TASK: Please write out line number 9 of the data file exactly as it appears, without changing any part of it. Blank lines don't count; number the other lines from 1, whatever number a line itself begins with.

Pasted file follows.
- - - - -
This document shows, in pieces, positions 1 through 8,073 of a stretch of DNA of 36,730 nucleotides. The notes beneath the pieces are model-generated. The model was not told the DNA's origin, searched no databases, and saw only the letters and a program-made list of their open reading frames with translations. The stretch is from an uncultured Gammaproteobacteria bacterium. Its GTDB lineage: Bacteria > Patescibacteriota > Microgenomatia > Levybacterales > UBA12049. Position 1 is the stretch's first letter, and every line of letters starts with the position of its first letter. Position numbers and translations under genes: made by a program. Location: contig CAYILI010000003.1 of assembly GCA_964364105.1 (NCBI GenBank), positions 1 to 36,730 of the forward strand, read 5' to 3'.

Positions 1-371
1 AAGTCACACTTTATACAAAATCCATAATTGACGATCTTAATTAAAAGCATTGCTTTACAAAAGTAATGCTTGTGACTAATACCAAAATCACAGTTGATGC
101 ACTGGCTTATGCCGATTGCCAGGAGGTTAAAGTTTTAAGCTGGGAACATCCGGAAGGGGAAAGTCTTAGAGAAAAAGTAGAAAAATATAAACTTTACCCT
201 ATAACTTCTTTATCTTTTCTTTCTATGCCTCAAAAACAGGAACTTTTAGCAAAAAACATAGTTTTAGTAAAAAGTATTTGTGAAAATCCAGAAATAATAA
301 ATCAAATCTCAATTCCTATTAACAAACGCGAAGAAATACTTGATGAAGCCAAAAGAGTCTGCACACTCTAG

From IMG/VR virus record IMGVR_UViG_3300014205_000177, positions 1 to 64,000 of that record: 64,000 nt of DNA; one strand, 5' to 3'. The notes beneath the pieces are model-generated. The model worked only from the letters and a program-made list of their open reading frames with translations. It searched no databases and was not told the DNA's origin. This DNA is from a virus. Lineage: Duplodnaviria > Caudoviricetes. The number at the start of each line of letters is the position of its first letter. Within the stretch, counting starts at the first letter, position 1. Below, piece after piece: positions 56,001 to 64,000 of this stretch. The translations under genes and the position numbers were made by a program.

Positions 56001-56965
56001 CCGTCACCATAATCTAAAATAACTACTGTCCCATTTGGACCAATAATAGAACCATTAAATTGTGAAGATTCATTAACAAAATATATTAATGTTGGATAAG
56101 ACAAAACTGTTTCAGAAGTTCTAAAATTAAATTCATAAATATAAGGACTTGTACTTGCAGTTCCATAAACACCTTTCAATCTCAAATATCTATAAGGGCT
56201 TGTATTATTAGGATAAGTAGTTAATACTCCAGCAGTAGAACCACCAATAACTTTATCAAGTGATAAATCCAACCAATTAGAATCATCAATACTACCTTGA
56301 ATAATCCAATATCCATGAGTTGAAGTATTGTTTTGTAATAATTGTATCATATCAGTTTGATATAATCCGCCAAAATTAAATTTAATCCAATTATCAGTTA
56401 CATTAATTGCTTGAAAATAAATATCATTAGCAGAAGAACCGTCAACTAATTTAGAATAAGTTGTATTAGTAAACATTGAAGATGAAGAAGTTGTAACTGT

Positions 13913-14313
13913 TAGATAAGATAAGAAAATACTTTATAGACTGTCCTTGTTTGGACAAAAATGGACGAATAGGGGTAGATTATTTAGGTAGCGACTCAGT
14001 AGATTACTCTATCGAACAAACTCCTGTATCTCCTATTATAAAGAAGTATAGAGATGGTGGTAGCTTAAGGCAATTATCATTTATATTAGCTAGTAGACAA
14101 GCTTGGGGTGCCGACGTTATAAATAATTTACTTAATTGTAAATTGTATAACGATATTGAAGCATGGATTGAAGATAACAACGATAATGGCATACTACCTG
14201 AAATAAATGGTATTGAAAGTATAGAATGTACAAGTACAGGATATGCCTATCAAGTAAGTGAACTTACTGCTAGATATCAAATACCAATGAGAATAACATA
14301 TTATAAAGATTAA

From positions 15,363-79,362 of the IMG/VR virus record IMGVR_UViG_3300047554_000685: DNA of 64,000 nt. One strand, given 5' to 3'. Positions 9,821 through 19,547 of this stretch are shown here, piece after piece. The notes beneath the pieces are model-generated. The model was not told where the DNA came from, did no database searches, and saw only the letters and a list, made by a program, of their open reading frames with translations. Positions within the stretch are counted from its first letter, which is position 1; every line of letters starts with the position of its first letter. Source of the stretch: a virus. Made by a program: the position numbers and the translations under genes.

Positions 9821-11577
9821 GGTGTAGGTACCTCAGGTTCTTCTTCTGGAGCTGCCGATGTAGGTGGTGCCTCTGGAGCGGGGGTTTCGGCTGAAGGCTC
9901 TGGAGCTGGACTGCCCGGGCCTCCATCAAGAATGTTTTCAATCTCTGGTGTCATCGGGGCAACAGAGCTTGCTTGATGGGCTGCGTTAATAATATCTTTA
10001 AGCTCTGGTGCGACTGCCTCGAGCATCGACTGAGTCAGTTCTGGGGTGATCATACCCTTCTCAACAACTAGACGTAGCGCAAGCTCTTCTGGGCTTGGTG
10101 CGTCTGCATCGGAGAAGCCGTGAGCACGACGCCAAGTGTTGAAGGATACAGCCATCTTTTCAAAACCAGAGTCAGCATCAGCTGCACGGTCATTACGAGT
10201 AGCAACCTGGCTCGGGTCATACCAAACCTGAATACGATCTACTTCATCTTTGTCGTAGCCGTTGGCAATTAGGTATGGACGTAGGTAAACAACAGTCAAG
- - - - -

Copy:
56001 CCGTCACCATAATCTAAAATAACTACTGTCCCATTTGGACCAATAATAGAACCATTAAATTGTGAAGATTCATTAACAAAATATATTAATGTTGGATAAG